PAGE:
Thirty years ago, leaders with the Greater York Chamber of Commerce decided to host a celebration of the end of summer, so they planned a gathering at the York Electric Cooperative.
“Everybody got together and had a big barbecue,” said York resident Charles Plemmons, a retired Duke Power Co. manager who attended the original event. “The idea was formed from there.”
The celebration has snowballed since then, into a one-day event that draws tens of thousands of people from York County and beyond to enjoy family-friendly fun in the city’s historic downtown.
Plemmons said many people have played leadership roles in the festival’s growth and success. “There were many good people that we had back then in the chamber, and we still have,” he said. “The people with the chamber were willing to work, and work diligently to do the job.”
Plemmons was crowned and reigned over the festival as the first Duke of York, after someone came up with the idea. Later, he said, organizers decided to crown both a Duke and Duchess of York.
On Aug. 24, Summerfest will celebrate its 30th year with a downtown bash featuring live concerts, community entertainment, food, arts and crafts, children’s activities, an antique show and more.
Chris Farris, a York native and a local CPA who is co-chairing this year’s celebration with his wife, Karen, said the festival offers something for everyone.
“The merchants have an opportunity to promote themselves, and it also gives everybody that comes and entertaining day,” he said. “I don’t know anybody that goes who is disappointed.”
Summerfest evolved in 1984 from two previous attractions that showcased the city. The York Colonial Festival premiered in 1960. A few years later, the South Carolina Grape Festival debuted in 1965, and it continued for 15 years.
After the demise of the Grape Festival, chamber leaders introduced Summerfest with the support of the city of York. The event is now recognized as a Top 20 event by the Southeast Tourism Society.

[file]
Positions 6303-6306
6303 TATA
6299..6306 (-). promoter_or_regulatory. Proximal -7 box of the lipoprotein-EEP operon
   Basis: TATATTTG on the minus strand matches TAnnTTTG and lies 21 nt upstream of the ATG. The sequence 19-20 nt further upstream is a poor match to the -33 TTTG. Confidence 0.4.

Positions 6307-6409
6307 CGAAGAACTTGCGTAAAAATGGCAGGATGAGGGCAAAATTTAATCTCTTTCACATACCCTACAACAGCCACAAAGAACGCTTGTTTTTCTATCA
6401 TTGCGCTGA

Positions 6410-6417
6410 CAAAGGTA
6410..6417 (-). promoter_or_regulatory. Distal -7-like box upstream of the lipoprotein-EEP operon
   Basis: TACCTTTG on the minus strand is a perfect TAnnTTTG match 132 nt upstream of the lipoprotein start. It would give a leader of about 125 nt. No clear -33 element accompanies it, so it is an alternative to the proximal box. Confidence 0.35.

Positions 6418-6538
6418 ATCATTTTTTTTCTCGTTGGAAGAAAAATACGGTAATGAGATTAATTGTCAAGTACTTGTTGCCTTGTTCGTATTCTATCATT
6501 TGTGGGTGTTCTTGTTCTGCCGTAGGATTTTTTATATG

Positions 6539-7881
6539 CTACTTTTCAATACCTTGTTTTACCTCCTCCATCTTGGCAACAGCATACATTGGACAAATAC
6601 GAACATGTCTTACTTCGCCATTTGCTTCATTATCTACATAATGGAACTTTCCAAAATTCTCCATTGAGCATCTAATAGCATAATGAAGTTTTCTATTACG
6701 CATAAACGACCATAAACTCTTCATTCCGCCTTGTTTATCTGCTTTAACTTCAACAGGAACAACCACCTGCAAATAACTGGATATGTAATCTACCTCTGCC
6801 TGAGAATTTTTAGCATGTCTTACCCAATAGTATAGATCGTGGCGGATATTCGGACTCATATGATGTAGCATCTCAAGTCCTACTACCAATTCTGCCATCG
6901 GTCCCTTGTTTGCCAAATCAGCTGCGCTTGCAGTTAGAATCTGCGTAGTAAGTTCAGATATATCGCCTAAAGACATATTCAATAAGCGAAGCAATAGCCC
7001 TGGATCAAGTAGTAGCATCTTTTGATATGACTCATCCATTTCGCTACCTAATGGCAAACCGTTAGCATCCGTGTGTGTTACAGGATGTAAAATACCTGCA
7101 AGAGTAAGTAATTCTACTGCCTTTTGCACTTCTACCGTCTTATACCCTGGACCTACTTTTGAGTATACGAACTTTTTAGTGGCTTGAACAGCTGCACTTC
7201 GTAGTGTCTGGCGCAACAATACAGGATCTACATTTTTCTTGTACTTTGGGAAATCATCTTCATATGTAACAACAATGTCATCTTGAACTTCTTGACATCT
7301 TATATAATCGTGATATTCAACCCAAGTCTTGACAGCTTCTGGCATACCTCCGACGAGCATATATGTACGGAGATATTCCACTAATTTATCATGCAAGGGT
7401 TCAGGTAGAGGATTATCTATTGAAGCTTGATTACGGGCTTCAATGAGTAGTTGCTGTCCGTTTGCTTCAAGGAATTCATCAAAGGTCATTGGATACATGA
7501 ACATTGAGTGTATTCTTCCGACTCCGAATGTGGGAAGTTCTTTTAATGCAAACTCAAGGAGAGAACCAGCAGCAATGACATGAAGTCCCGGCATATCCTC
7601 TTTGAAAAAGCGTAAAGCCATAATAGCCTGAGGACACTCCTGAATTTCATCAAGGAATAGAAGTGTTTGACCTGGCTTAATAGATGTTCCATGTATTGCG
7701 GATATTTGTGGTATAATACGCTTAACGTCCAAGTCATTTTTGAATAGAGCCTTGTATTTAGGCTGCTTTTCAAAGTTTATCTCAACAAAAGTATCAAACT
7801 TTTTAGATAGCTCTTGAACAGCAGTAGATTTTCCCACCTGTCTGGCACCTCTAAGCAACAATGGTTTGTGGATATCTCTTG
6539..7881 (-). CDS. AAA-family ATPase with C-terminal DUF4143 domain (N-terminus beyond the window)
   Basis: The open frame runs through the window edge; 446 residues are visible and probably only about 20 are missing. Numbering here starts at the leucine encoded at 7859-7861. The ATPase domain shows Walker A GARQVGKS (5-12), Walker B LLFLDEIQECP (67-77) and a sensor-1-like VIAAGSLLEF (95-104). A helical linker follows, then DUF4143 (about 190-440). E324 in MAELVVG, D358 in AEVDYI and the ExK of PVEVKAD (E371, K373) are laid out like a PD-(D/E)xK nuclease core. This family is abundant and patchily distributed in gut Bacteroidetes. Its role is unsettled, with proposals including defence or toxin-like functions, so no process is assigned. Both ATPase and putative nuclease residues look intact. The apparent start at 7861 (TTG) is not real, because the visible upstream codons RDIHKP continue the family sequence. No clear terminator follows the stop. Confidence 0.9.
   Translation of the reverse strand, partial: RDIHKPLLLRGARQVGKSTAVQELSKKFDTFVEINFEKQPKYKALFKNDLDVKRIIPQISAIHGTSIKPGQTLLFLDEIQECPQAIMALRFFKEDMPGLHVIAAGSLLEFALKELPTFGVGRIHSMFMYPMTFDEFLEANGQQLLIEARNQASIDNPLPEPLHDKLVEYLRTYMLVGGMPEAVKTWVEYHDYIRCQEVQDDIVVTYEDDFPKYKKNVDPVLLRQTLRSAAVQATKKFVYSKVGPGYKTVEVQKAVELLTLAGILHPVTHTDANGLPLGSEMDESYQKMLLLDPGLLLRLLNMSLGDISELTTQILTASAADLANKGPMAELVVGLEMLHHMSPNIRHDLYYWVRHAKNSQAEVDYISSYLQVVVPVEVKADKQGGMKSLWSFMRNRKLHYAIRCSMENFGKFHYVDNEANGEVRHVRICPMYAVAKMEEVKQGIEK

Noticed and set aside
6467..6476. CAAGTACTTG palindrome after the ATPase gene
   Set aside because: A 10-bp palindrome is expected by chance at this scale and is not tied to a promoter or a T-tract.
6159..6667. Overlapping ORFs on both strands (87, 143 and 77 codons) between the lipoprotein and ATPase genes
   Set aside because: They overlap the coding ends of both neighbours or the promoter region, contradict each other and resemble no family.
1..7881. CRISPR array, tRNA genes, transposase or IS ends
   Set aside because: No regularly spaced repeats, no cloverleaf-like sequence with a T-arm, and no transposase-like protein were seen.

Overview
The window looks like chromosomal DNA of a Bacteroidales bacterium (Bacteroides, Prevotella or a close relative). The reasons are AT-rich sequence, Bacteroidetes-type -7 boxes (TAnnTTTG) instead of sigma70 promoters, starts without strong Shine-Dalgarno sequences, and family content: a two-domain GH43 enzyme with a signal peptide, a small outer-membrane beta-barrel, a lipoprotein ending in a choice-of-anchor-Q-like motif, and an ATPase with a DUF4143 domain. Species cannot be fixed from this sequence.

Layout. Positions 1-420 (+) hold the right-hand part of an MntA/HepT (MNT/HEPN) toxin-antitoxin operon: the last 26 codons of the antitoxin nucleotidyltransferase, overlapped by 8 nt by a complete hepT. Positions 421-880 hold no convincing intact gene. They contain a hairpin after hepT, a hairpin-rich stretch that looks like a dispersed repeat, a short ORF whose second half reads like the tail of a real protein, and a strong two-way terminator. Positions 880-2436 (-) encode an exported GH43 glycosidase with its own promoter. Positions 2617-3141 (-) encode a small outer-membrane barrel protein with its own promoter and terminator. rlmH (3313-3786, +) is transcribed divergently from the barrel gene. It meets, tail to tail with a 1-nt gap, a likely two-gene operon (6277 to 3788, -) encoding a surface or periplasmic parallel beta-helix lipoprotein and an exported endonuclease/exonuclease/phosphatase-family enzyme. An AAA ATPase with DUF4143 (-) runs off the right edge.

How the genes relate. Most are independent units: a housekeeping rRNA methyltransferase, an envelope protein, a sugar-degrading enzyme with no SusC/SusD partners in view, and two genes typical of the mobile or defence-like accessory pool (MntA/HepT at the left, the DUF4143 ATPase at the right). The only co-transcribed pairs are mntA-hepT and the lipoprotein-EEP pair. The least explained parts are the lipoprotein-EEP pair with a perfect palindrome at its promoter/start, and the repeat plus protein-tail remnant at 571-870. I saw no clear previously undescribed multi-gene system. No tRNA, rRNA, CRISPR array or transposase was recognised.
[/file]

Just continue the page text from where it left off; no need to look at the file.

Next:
The Olde English District honored Summerfest as the 1996 Attraction of the Year. And in 2002, the S.C. Parks, Recreation and Tourism Department named the festival its Most Outstanding Tourism Event of Festival of the Year for communities of 5,000 to 15,000.
Genevieve Polites, a former York chamber director who also attended the first Summerfest, said many of the volunteers who make the festival happen have been there since the beginning.
“Some local visitors to Summerfest were not even born when it began, and now many have their own children to bring to the event,” she said. “That’s what 30 years does.”
Polites said some of the things that remain the same are the golf tournament, moonlight bike ride, the car show and softball tournament, as well as the craft and food fair that have been there since 1984.
Children’s entertainment has improved with the addition of attractions like the Little Blue Choo and the monster ball water game, which was added last year, she said. A Downtown Live concert is held the Friday night before Summerfest, and last year a Saturday night closing concert was added as well, and will continue this year.
Farris said the core volunteers still do a great job of putting on the festival. “The day of Summerfest is a lot more hectic than the three or four months leading up to it,” Farris said. “There’s a whole lot that gets done between 4 a.m. Saturday morning and 9 a.m. Saturday.”
Farris — who enjoyed attending Summerfest with his friends as a teen — said the event means different things to him today. “Now I see it from the other side,” he said, “as an opportunity for the community to come together.”